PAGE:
Today’s blog comes from Cllr Asher Craig, Deputy Mayor with responsibility for communities, equalities and public health.
With so many unique challenges this year in particular, it has never been so important to look out for the mental health of ourselves and each other. Today marks World Suicide Prevention Day, a day that encourages us all to reflect on the mental health struggles faced by those in our communities and to think about how we can better support each other.
Last week the Office for National Statistics (ONS) shared that the UK’s suicide rate is now the highest it’s been for two decades.
It is a scandal that suicide remains the single biggest killer of men aged 20-49 in one of the richest countries in the world. The latest figures also highlight an increase in suicide rates among young people, and especially women under 25. This is deeply concerning, and we will continue to work with partners such as Off The Record and Bristol’s universities to ensure tailored support for young people is available.
We know that the causes of suicide are complex and can be linked to past trauma, abuse or a major life event. It can affect anyone, but certain groups are more at risk, such as care leavers, those in our LGBTQI+ communities or people who have been through the criminal justice system.
We also know that the majority of people who take their own lives will have struggled with their mental health for some time. They may have tried to get help. They may not have been able to access the support they needed at that time.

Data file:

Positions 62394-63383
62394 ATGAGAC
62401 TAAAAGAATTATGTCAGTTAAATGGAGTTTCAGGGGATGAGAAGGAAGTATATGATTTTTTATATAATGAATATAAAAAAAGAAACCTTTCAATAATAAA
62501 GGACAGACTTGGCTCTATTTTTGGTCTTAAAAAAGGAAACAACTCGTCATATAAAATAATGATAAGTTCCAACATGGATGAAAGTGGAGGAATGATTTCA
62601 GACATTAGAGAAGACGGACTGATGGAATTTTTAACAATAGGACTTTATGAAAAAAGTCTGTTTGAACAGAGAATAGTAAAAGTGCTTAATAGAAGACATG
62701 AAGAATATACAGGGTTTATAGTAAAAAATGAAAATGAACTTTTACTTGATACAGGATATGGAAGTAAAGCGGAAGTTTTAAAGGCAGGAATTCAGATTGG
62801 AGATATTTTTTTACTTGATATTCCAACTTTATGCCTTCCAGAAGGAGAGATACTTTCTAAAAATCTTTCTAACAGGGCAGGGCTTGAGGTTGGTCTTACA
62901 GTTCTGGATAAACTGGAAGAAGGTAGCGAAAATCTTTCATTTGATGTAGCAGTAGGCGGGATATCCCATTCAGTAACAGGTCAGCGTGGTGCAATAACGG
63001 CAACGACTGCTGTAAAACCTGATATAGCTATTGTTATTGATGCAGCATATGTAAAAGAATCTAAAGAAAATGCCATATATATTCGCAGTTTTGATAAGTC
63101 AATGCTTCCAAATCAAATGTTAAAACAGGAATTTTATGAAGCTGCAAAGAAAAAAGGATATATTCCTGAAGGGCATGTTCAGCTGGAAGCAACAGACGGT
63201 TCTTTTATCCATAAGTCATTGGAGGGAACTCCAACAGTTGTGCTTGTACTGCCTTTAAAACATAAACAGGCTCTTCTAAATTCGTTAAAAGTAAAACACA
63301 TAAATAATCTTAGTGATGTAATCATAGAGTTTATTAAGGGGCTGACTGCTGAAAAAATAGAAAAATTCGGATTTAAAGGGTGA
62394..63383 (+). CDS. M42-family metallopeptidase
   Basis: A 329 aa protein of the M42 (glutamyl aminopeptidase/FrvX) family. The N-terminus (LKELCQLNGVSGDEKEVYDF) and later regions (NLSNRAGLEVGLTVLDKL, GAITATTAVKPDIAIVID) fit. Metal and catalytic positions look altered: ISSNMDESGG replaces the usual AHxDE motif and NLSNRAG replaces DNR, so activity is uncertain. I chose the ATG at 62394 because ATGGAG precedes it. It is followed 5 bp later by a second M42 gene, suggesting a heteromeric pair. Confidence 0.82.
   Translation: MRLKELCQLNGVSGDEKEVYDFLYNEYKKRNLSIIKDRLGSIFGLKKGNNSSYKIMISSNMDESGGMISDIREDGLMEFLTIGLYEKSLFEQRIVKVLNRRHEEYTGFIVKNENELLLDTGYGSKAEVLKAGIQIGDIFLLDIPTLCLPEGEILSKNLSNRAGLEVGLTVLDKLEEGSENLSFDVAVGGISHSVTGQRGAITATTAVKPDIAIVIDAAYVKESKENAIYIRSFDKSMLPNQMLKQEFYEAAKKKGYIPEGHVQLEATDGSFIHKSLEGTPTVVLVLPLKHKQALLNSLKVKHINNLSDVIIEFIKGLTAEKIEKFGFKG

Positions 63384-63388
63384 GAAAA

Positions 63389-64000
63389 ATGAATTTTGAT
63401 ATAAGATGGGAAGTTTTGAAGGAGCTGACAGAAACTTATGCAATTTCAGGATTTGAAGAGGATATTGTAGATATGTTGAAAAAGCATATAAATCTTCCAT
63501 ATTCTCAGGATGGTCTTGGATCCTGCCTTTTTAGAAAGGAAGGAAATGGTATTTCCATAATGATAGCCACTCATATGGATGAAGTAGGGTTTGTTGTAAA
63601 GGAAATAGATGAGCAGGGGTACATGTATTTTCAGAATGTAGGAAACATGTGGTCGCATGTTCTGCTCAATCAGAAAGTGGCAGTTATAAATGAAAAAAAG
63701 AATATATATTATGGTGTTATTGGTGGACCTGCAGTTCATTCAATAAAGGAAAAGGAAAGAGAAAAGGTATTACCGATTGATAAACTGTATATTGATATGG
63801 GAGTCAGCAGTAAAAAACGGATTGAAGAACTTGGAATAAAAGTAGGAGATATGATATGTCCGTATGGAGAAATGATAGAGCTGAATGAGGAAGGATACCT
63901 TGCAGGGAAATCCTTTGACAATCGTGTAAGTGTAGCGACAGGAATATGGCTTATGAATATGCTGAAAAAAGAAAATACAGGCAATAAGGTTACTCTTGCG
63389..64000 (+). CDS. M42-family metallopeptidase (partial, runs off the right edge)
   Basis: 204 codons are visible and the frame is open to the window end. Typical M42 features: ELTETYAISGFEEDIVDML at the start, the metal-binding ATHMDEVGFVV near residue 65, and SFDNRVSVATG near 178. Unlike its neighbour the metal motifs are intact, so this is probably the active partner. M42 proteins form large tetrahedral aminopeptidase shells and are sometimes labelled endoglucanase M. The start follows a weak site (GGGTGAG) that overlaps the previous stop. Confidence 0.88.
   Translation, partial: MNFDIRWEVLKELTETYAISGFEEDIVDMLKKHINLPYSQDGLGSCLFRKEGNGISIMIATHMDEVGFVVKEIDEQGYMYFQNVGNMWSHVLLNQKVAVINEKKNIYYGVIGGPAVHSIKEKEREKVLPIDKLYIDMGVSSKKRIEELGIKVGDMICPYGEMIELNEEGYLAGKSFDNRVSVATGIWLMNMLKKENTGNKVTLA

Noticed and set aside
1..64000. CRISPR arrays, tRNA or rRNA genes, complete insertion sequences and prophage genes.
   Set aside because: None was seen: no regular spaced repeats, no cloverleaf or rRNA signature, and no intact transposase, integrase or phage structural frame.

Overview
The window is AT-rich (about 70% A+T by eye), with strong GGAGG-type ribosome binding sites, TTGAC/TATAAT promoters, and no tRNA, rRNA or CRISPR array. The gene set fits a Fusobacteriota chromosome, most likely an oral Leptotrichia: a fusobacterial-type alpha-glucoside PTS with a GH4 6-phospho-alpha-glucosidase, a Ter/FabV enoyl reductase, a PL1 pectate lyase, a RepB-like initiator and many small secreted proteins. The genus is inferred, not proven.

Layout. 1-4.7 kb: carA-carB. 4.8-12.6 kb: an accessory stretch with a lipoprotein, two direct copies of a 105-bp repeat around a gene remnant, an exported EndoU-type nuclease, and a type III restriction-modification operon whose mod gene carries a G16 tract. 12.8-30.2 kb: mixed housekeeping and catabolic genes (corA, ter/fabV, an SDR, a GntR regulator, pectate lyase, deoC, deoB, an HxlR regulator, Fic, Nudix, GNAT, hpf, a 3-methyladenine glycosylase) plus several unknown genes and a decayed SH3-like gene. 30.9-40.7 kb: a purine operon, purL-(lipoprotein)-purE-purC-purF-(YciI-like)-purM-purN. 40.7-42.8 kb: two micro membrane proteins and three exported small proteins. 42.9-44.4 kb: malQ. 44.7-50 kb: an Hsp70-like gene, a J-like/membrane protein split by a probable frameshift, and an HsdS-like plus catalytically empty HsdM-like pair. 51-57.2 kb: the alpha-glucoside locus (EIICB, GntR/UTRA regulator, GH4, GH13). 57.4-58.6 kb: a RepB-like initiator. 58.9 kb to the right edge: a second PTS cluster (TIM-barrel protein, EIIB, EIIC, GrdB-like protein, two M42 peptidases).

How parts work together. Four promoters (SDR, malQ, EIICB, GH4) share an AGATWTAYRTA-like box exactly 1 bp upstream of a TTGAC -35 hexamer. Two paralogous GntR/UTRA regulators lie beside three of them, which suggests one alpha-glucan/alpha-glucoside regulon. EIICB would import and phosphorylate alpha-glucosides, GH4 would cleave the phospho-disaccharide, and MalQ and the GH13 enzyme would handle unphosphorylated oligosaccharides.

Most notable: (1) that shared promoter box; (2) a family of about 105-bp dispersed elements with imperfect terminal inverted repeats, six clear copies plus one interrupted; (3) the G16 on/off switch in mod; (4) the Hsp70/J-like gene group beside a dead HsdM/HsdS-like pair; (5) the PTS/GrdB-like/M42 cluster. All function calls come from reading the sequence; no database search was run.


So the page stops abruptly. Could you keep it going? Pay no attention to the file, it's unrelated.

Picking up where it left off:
Fundamentally, suicide is preventable.
It’s clear that mental health services have been historically underfunded by successive governments and there are countless stories of people who couldn’t access the help they needed in time. With everyone from the Royal family to public figures like Alastair Campbell shining a light on the issue of poor mental health, we must seize the moment and continue to push for adequate funding.
As cabinet lead for public health, I’m only too aware that people in Bristol have higher levels of poor mental health than the England average. Acting to reduce this is a top priority for me.
Thrive Bristol is our ten year plan for doing this. It focuses on how different parts of our city – such as our communities, our places of education and work, and our homes, can keep us mentally healthy, recognising that as little as 10% of our population’s health and wellbeing can be linked to access to healthcare.
Taking a One City Approach, we will continue working with teachers, employers and the voluntary sector to achieve our vision of a healthier and more resilient city.
Our Director of Public Health, Christina Gray recently published her annual report, focussing on the broader concept of mental wealth. It focuses on how we can encourage thriving communities and social support, but also on the need to provide people with quality work and to invest in our young people. It’s clear now that this work has never been so critical.
The data published by the ONS tells us what happened in 2019, but we can’t ignore the toll that this year will have had on many people’s mental health. Although we are not yet clear if the pandemic will result in an increase in suicide, Samaritans research has found the pandemic to have exacerbated known risk factors for people who may already be vulnerable.
We are re-framing our work in light of the events of this year and renewing our focus on mental wellbeing as a key aspect of our recovery.
While we are working hard to ensure the people of Bristol can lead fulfilling lives, I’d also like to remind people to take a moment to check in with one another. Send a text, make a call, grab a coffee. Making time to talk and looking out for each other is something we can all do to take steps towards a future in which nobody feels they have no option but to take their own life.
If you or someone you know is struggling, speak to someone, whether that be a friend, a colleague or a professional. Information on some of the organisations offering support in Bristol can be found below.